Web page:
Employer-funded pensions, known as defined-benefit pension plans, have long been on the decline. By taking on employer pension liabilities through pension-risk transfer, insurers are bringing value to companies and individuals and realizing important growth opportunities for their businesses.
At The Geneva Association's 16th Global Ageing Conference, Amy Kessler, Senior Vice President & Head of Longevity Insurance at Prudential Retirement, spoke to Geneva Association Collaborating Expert Ronald Klein about how pension-risk transfer is an opportunity for insurers to promote people's financial well-being leading up to and during their retirement years.
Ronald Klein: Thanks for speaking with us today, Amy. Can you first talk a little bit about where defined-benefit plans and defined-contribution plans are going, from a U.S. perspective and also a global one?
Amy Kessler: Absolutely. Over the last 20 or 30 years, we’ve seen a massive secular shift out of defined-benefit plans for people to plan and save for retirement, over to defined-contribution plans. And the defined-benefit plan is, ‘I’m with my employer for 30 years, they’ve been saving for my retirement, I retire, I get my gold watch and my monthly benefit for as long as I live, no matter what happens to the assets.’
Ronald Klein: Who takes the risk for that?
Amy Kessler: Well, the company takes the risk, and they don’t like it. But because people are much less likely today to stay with one employer for a long time, and because people enjoy portability of their retirement savings, and because people fancy themselves to be good investors, and like to watch their pension and retirement balance grow-and-grow, the 401(k) and defined contribution plan is now, and will continue to be, the preferred approach. The vast majority of defined-benefit plans are a thing of the past - closed, frozen, no more accrual of those benefits for people.
Amy Kessler, Senior Vice President & Head of Longevity Insurance, Prudential Retirement
Companies instead are offering a defined-contribution plan where all of the risk has shifted to the individual. They need to know how much to save, they need to know how to invest, they need to know how to figure out when they’ve saved enough money to retire.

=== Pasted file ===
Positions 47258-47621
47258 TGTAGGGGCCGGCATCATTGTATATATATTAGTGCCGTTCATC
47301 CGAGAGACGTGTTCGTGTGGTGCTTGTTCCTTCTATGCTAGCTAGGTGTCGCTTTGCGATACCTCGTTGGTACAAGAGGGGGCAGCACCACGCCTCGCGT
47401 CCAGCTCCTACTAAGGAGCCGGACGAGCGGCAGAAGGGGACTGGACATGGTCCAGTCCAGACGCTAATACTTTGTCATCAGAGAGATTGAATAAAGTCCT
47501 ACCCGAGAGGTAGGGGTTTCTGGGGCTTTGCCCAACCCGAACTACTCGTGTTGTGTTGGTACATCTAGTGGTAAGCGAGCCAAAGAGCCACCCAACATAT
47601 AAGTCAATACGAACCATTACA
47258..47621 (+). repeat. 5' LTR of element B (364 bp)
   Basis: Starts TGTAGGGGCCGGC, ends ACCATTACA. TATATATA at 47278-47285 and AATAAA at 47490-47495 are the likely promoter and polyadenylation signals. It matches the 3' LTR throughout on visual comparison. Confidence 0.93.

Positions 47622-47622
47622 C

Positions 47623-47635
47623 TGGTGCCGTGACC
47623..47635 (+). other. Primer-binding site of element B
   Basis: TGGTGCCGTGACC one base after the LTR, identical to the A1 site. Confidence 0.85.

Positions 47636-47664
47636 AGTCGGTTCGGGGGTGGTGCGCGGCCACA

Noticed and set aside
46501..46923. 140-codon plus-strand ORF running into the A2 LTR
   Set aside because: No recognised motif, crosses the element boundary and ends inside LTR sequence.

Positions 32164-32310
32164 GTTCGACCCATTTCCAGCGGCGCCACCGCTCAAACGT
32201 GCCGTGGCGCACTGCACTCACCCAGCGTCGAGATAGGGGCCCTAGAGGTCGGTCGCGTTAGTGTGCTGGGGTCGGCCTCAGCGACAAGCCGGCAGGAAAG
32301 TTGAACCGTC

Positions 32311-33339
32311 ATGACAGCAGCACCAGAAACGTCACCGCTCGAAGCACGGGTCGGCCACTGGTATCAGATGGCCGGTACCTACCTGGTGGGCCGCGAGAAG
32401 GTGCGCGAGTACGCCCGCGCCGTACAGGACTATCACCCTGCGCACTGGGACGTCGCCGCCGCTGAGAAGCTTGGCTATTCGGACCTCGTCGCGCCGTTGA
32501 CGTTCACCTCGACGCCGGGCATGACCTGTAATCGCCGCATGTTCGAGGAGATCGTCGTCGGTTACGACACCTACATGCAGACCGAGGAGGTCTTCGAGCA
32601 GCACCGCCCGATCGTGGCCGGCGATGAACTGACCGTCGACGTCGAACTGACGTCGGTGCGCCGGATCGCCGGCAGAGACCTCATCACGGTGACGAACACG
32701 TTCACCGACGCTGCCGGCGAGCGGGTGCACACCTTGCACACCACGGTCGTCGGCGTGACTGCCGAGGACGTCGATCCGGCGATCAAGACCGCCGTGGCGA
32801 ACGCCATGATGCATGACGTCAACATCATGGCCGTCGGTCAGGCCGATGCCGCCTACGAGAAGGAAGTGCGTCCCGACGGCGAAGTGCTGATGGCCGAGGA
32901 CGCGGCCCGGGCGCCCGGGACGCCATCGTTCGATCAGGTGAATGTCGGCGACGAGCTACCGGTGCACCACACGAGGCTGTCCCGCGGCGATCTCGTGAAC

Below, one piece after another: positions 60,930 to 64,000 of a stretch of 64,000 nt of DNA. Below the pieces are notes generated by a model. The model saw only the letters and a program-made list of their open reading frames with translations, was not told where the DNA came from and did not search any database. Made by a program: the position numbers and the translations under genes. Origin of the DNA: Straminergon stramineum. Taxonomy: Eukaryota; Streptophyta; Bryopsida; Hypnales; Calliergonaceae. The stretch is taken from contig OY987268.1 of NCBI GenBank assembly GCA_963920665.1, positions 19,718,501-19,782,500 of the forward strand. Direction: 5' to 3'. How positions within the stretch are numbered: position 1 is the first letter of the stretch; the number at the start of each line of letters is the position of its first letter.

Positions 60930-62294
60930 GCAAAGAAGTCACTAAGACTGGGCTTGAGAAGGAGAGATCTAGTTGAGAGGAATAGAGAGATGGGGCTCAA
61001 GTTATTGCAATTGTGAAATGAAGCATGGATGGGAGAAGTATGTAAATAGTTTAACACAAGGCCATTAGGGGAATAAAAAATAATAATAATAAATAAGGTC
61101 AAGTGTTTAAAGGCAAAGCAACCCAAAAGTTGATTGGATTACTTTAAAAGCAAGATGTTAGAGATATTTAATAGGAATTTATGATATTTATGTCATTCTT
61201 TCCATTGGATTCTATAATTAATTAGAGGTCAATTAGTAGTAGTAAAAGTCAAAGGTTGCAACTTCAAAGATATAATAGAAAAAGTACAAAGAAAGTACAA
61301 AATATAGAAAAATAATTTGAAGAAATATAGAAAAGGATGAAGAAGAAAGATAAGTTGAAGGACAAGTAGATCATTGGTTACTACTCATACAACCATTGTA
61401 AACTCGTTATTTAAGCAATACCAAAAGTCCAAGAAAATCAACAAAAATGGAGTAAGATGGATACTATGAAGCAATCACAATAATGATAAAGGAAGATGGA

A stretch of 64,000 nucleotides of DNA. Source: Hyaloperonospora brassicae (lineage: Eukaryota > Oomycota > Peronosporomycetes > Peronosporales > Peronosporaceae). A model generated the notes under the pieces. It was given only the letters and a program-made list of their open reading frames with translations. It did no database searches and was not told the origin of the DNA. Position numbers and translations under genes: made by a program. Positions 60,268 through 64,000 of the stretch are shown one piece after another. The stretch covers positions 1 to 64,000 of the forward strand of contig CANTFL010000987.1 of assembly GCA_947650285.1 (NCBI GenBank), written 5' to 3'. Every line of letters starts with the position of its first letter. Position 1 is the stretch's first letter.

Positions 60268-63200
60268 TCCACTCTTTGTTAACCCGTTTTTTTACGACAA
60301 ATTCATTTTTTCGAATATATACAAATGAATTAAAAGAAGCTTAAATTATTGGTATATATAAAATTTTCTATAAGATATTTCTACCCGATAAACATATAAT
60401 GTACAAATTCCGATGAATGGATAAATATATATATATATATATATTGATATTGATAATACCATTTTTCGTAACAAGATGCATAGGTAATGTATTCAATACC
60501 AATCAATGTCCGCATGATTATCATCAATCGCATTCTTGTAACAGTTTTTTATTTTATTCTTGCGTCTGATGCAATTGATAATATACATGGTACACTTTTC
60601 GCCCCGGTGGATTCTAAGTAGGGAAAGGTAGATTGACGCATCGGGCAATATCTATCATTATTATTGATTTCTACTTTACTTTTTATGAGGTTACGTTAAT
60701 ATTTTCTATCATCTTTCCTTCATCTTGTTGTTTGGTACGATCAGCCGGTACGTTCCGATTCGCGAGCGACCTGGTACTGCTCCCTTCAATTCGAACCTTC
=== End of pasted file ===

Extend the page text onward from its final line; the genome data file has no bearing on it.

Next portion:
Ronald Klein: So we have one problem where the individual has to be the insurance company and know all about the investment. We also have another problem where companies have these closed plans. What is your solution for these closed plans?
Amy Kessler: Well, over 10 years ago we started focusing on the opportunity to help companies manage and transfer the risk of their defined-benefit pension funds into the insurance community. The only way in most countries to transfer and settle a pension liability is to move it to an insurance company, and so back around 2006 or 2007 we identified this massive business opportunity for the insurance community: supporting the companies that have sponsored defined-benefit plans, and helping them to settle the liabilities through what we call pension-risk transfer.
Ronald Klein: I hear the terms ‘buy-in’ and ‘buy-out’. Can you explain the difference between the two terms?
Amy Kessler: Sure.
Let’s start with a buy-out. That’s when the company settles the pension liability. They pay an upfront premium to an insurer that settles the liability. The insurer issues annuity certificates to all the individuals in the pension plan. Those individuals look to the insurer thereafter for their payments. The relationship between the company and the individual has been totally severed, and replaced the obligor on those benefits with the insurance company. That’s a buy-out. It’s the only way to settle a pension liability.
The buy-in is similar, because it covers all the asset risk and all the liability risk. But a buy-in is a group annuity contract that is held as an asset of the plan. It’s literally held inside the pension fund. It’s a group annuity that’s an asset of the plan, but it’s a perfect liability-matching asset, and it will pay as much benefit as.
Session on 'Trends and Perspectives in Managing Post-Retirement Income' at the GA's 16th Global Ageing Conference, hosted by RGA
Ronald Klein: But for you or me, the pension holder, it doesn’t really matter to us, we get our benefits, it’s guaranteed. It’s more the company’s decision to make that.
Amy Kessler: It’s the company’s decision whether to do a buy-out or a buy-in, and that decision usually depends on where the pension plan is. In the United Kingdom, people do a lot of buy-ins, because it’s very difficult from a regulatory perspective to settle the liability. In the United States, people do a lot of buy-outs, because it’s very easy to settle the liability even when you do only a partial de-risking of your plan.
One of the things we just spoke about, one of the most energizing subjects, was the fact that in this secular shift from defined-benefit to defined-contribution, we’ve left people on their own to figure this out. Helping people to achieve financial wellness and retirement security is a massive business opportunity for our industry.
Ten or 12 years ago we were looking at pension-risk transfer and saying, ‘That’s going to be big.’ Today it’s wellness. It’s the opportunity to walk into the white space of all the people who are arriving at retirement unprepared and financially insecure and help them achieve better outcomes. For every person we help, we can dramatically improve the last 30 years of their lives, and build a wonderful, purpose-driven business on the way.
Ronald Klein: Thank you very much for your presentation at the conference and for your time today. I look forward to seeing you at next year’s conference.
Amy Kessler: Thank you.